And when did you last see your father

Following on from an earlier post I have borrowed another of Blake Morrison’s book title’s, And when did you last see your father published in 1993. This is the sixth form class photograph from Andover Grammar School with my Dad sat front row on the far left. Strangely, the convention seems to be that the girls are identified by their full names whereas the boys are given surnames only.  The year is 1939 and the world-shattering events that we now read as history have yet to occur – even the smallest decisive moments might have turned out differently.  I like to think that little Joan Hendin has a crush on my Dad – she is surreptitiously leaning on the back of his chair with her left heal lifted to apply pressure with her arm.  Is this the great romance that failed, was I meant to be someone else.  I have used this adapted Garrison Keillor quote elsewhere but it is particularly relevant to this possibility:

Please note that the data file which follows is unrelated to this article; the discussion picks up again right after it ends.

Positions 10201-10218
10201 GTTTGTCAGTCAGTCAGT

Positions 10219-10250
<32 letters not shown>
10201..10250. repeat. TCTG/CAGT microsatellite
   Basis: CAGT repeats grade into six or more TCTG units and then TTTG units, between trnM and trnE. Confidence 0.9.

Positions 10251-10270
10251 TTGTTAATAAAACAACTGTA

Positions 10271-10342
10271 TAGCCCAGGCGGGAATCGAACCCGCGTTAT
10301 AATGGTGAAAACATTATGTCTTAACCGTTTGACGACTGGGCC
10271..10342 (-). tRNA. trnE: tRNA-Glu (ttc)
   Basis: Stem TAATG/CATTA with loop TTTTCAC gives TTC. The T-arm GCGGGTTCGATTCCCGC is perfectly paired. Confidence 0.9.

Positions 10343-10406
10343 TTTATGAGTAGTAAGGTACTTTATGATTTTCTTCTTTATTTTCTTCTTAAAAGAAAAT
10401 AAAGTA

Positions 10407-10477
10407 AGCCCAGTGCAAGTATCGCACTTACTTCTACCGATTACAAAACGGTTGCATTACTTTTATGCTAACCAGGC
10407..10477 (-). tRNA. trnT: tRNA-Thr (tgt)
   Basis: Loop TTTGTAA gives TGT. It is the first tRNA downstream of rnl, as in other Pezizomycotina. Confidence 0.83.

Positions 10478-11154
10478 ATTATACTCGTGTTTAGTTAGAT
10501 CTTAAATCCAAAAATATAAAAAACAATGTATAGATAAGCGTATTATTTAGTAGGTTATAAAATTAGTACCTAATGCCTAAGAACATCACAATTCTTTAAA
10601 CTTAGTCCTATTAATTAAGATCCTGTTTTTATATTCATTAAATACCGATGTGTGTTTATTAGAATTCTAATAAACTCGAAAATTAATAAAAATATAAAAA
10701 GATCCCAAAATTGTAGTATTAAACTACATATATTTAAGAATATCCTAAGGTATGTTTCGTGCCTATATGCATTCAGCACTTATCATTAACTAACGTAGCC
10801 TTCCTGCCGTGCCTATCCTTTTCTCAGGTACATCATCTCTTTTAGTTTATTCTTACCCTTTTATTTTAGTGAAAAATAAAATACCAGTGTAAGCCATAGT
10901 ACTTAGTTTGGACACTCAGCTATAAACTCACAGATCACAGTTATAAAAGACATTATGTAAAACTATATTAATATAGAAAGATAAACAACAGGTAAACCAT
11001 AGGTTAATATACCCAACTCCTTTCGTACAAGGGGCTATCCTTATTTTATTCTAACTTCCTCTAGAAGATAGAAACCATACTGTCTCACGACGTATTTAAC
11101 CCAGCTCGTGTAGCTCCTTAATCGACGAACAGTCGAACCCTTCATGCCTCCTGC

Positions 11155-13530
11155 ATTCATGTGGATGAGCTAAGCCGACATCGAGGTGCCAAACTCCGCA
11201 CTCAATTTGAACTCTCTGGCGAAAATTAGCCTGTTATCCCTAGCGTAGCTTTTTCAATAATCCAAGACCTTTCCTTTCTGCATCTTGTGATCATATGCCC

The stove stands in the middle of the floor where decades of dancers have stepped up and down to keep their feet warm and the benches run around the walls inscribed with old thoughts of romance, some of them shocking to a child, news that mother or dad instead of getting down to business and having you was fooling around planting big wet smackers on a stranger who if he or she had hooked up with her or him, you would not be yourself but some other kid.  This terrible prospect from the past makes a child stop and think.

The class of '39In truth I don’t find it a terrible prospect at all, just intriguing, at some point I am sure we would have all liked to be someone different.  There are two possibilities though and the latter isterrible prospect – either I would have been someone else or not existed at all; a definite case of the Rumsfelds (the unknown unknowns).

Some of the faces in this second picture are recognisable from the first – according to my Dad nearly all these boys saw active service and very few came back:

The team of '39